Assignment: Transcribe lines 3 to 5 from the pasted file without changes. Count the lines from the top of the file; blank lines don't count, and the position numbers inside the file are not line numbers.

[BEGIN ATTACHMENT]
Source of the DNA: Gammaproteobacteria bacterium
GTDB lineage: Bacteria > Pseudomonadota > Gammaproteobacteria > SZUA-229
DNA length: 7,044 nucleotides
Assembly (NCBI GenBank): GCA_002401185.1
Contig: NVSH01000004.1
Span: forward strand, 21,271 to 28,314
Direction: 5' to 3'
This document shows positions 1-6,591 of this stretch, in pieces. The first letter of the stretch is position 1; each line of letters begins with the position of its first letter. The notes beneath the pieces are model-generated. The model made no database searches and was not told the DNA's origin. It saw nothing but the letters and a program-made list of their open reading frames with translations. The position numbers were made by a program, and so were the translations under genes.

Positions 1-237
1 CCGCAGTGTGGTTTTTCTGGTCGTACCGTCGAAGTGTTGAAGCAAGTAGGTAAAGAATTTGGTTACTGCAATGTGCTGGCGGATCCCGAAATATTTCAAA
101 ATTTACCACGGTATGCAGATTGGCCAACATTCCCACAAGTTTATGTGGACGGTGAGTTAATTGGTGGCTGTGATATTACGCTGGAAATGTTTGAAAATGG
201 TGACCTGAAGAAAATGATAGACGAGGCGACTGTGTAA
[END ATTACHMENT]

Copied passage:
DNA length: 7,044 nucleotides
Assembly (NCBI GenBank): GCA_002401185.1
Contig: NVSH01000004.1